The Twins did an excellent job of filling the holes left by the players that decided to leave. Today we’ll take a more in-depth look at the players filling those hole as we start to piece together the Opening Day lineup.
Old Team: Los Angeles Dodgers
Jamey Carroll comes to Minnesota from the Dodgers. The Twins added him for a reasonable price (2 years, $6.5 million dollars) to replace Tsuyoshi Nishioka, who struggled in his first year in Minnesota. Last season, Carroll hit .290 in 510 plate appearances, with only twenty extra-base hits. I think Carroll could thrive in Minnesota if Joe Mauer, Denard Span and Justin Morneau are healthy and can bring some power to this lineup. If not, we’ll see not just Carroll, but all the Twins hitting into double plays and leaving runners on base.
Old Team: Pittsburgh Pirates
Ryan Doumit is a great fit for the Twins. While technically listed as a catcher, I doubt he’ll see much time there. He was signed by the Twins to be a designated hitter. His fielding skills are suspect. He’s 16th amongst active catchers in errors and 24th in stolen bases allowed. Thankfully, Drew Butera is also expected to be on the opening day roster, so we will probably only see Doumit behind the plate in an emergency situation. Last year, Doumit hit .303 with 21 extra-base hits in only 218 at-bats. I’m excited to see what he can do with a full season and how he adjusts to being a designated hitter.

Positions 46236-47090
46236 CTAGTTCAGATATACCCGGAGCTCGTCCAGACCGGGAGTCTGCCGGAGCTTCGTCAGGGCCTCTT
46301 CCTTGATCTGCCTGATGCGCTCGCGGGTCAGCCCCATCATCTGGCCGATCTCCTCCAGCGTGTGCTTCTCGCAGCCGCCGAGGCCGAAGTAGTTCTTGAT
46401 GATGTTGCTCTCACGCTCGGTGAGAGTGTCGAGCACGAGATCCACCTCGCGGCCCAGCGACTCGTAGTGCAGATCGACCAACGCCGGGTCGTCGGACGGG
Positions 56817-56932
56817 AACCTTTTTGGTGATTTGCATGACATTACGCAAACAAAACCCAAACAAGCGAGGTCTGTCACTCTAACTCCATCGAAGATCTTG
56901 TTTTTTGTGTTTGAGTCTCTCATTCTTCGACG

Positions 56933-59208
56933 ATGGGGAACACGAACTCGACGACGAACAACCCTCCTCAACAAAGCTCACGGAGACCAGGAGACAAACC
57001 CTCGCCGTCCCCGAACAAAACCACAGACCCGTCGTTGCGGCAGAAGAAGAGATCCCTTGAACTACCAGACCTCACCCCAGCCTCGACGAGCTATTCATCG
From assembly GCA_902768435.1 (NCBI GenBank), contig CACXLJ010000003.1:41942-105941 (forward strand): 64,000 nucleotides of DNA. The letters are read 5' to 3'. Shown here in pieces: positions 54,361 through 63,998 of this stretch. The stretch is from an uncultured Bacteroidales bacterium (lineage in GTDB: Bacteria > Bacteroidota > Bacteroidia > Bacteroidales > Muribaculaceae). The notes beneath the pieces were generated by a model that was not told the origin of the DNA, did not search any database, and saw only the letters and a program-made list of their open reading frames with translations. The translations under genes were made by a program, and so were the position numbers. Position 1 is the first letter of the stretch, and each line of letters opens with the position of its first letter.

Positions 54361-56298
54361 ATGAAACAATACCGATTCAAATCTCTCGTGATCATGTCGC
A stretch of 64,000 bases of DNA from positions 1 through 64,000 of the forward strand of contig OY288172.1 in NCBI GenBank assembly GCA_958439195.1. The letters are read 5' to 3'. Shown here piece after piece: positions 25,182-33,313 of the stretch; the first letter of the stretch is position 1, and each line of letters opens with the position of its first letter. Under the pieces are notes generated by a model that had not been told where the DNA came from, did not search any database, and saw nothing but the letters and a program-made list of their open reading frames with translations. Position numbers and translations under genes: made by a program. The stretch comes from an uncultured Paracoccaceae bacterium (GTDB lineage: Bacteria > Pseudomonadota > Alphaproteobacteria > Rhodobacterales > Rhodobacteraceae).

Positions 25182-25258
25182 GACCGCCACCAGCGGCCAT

Old Team: Oakland Athletics
Josh Willingham was brought to the Twins to replace Michael Cuddyer. Commanding a nice salary, (three years, $21 million) Willingham will be a great fit in this lineup. Last season, Willingham hit .246 with 29 home-runs and 98 RBIs. Willingham will bring some much needed power to this lineup. If Joe Mauer and Justin Morneau remain healthy, Willingham will make this a tough lineup for even the most skilled of pitchers. His fielding is solid. Willingham, Span, and Revere will be the best defensive outfield in recent memory.
Old Team: Arizona Diamondbacks
Jason Marquis gives the Twins a much needed starter after last year, when no Twins pitcher reached double digit wins for the first time in team history. Jason Marquis is not going to blow anyone away, but he’s a solid starter. He was 8-6 last year with a 4.43 ERA, which would be second amongst Twins starters (Only Baker’s 3.14 was better). Marquis is definitely a journeyman, but the Twins only committed to him for one year and his expertise could be valuable in the younger pitcher’s progression.
Old Team: Detroit Tigers
Joel Zumaya was signed by the Twins as a reliever, but sadly the injury-plagued relief man tore his UCL in Spring Training and is considering retirement. Zumaya could elect to undergo Tommy John surgery and attempt another comeback. Either way, we wish Zumaya the best of luck and are disappointed we couldn’t share the season. My favorite Zumaya memory is in the 2006, when he was just 21 years old. Zumaya went and punched out the Yankees in the ALDS.